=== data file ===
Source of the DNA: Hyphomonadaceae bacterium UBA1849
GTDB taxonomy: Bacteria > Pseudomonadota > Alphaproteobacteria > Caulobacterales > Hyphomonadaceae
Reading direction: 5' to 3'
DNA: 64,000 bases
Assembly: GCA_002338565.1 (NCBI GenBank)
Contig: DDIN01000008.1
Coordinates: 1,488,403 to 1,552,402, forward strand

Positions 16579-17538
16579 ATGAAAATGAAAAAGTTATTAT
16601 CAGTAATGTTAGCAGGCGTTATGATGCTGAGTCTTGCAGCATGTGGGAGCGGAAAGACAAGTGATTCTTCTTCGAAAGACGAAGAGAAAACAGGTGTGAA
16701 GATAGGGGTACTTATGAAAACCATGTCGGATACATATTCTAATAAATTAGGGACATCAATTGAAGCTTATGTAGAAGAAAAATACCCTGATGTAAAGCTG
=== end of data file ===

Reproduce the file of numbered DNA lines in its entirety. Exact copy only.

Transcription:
Source of the DNA: Hyphomonadaceae bacterium UBA1849
GTDB taxonomy: Bacteria > Pseudomonadota > Alphaproteobacteria > Caulobacterales > Hyphomonadaceae
Reading direction: 5' to 3'
DNA: 64,000 bases
Assembly: GCA_002338565.1 (NCBI GenBank)
Contig: DDIN01000008.1
Coordinates: 1,488,403 to 1,552,402, forward strand

Positions 16579-17538
16579 ATGAAAATGAAAAAGTTATTAT
16601 CAGTAATGTTAGCAGGCGTTATGATGCTGAGTCTTGCAGCATGTGGGAGCGGAAAGACAAGTGATTCTTCTTCGAAAGACGAAGAGAAAACAGGTGTGAA
16701 GATAGGGGTACTTATGAAAACCATGTCGGATACATATTCTAATAAATTAGGGACATCAATTGAAGCTTATGTAGAAGAAAAATACCCTGATGTAAAGCTG